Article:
LANGHORNE's Plutarch, vol. i. p. 173.
785. [Exod. xx. 3.) The word God (applied to deceased men) which I transcribe from the works of the missionaries, says M. Breton, would be more correctly expressed by the Latin Divus, that is Blessed.
Ibid. vol. i. p. 103.
(Exod. xx. 4.] Thou shalt not make unto thee any grareu image, or any likeness of any thing that is in heaven above, or that is in the earth beneath, or that is in the irater under the earth.
786. [Exod. xx. 55, 6.) I the LORD thy God am a jealous 781. [Deut. xii. 3.) At first the Law prohibited the Jews God, visiting the iniquity of the fathers upon the children from so much as naining the objects of the worship of the
unto the third and fourth generation of them that hate heathens by their (respective) names; and (in Deut. xii.
and shewing mercy unto thousands of them that love 6—10) we find a decree among the Jews to excommunicate me, and keep my commandments. such a should study the (vain) philosophy of the Gentiles. See Hutchinson's Introduc. to part ii.
Fit, quoque, ut interdum similes existere avoruin of his Principia, p. 9,
Possiut, et referant proavorum sæpe figuras;
Quæ patribus patres tradunt a stirpe profectâ.
LUCRETIUS. trees, flowers, plants, &c., characterizing in the antient Heraldry, the particular Castes to which their deified High
Even here below an unjust man attains no felicity : PRIESTS, or Kings had in their lifc-time, respectively be
Nor he whose wealth proceeds froin giving false evidence: longed.
Nor he who constantly takes delight in mischief.-
who wrought it ;
Or if not in his sous, yet in his grandsons. 783. [ Deut. iv. 16–18.] The excavations into the antient
Laws of Menu, tombs in Siberia, are (in 1815) continued with diligence, and the antiquities found in them are sent in succession to Peters- ---By this it appears, argues Sir William Jones, that if a burgh. They consist of articles made of massive gold, in person prosper unjustly, though his injustice - may not be drinking vessels, vases, diadems, military decorations, cui- || known, his children may expect to be deprived of that prosrasses, shields, ornaments for the head, idols, and images of | perity; and it does not long descend in his family. For animals. (Public Prints.)—Those animals, when examined instance, a man by undetected fraud acquires wealth ; of and compared, will be found to be such as, manifesting pecu- which Providence deprives his son, or his grandson : now his liar symptoins at the approach of atmospherical changes, have son, or his grandson, are hereby reduced, only to the level been lately described by a German naturalist as the Fore. of what in fact they ought to have been originally; they tellers of Weather. He reckons 20 mammiferæ, 37 birds, suffer no real or actual loss; they are indeed deprived of 7 amphibia, 1 fislı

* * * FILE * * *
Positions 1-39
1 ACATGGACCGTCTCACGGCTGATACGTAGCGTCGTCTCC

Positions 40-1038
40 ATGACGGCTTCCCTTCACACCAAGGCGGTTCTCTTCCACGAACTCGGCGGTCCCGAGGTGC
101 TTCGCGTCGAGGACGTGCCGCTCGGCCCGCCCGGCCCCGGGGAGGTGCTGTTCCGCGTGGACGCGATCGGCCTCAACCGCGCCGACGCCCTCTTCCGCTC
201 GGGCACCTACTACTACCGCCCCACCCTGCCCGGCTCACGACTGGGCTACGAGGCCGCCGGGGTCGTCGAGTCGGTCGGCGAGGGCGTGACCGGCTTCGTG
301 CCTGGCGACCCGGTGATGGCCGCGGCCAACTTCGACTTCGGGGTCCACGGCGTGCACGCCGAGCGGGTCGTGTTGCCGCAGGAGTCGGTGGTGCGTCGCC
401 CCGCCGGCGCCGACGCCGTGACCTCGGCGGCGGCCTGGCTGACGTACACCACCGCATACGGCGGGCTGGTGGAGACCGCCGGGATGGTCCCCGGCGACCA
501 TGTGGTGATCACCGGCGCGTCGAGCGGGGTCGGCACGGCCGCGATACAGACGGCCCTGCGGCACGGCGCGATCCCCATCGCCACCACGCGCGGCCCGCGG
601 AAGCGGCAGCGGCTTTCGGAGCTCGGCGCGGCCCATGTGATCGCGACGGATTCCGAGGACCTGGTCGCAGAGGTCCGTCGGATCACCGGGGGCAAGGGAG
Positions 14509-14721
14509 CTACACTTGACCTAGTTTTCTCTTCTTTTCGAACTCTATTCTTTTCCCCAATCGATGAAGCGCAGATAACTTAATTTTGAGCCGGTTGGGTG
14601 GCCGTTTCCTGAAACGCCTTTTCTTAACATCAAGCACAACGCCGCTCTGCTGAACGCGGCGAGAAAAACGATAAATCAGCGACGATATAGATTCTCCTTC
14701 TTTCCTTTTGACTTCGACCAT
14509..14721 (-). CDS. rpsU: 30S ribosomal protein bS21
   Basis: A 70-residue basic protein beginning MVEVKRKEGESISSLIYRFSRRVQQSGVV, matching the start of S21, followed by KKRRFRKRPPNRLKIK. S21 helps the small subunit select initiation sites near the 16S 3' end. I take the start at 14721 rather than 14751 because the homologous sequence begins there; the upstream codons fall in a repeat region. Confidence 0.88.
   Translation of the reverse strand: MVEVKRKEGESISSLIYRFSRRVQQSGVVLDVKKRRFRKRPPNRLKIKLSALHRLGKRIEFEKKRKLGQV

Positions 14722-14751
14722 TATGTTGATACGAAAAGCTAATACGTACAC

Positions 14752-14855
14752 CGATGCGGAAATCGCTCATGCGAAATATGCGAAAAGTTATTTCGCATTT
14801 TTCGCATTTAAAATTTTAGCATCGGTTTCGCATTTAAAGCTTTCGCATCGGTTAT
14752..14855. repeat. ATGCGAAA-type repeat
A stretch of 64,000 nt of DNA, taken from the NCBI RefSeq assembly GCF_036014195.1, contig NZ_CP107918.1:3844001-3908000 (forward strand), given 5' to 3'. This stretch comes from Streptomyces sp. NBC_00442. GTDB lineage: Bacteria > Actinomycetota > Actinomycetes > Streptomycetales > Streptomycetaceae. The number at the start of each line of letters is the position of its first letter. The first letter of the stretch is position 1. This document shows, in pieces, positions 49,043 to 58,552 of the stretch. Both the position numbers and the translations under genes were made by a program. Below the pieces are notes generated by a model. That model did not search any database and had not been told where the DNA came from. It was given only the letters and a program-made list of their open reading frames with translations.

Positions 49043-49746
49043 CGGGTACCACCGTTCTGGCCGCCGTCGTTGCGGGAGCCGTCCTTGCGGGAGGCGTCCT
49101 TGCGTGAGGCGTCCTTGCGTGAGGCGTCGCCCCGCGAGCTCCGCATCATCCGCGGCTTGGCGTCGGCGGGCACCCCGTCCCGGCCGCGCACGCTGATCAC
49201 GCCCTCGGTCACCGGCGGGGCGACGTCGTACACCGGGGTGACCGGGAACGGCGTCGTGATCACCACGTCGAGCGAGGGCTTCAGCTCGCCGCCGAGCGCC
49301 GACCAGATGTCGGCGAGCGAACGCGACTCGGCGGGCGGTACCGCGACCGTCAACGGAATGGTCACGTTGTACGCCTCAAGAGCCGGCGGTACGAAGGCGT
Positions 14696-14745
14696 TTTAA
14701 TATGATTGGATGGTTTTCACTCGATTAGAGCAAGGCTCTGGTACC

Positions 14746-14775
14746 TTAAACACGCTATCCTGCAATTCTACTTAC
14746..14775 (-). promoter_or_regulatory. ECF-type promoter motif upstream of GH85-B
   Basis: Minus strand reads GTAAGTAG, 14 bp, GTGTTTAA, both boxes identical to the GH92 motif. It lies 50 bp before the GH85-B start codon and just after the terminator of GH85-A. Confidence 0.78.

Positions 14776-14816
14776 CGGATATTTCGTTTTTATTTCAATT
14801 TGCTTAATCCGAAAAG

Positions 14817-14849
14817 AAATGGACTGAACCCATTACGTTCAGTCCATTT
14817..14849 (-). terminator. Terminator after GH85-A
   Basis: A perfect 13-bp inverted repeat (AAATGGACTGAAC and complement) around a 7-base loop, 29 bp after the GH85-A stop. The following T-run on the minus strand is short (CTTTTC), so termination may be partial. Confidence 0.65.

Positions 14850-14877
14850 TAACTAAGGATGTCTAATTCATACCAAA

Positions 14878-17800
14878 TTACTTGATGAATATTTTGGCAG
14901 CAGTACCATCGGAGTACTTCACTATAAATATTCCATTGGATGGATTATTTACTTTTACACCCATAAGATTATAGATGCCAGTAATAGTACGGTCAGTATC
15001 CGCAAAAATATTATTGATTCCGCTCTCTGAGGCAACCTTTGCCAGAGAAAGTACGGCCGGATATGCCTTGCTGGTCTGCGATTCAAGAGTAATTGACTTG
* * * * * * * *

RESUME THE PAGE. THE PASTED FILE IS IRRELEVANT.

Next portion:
, 20 insects, and 3 worms. He has what their father acquired, but this deprivation merely plaoes formed the whole of this augury, or divining system, into them in that situation which they ought not to have quitted : thirty-five rules, established, it seems, by his own know- to use a military phrase, they have been unjustly "proledge; and which he presents to the public as infallible, moted,” but they are now "reduced to the ranks.” forming in his opinion an important part of meteorology and rural economy.--These probably, and others with similar peculiarities, were the sacred Animals of antiquity, figured or embalmed in cemeteries and in temples, near the statues, 787,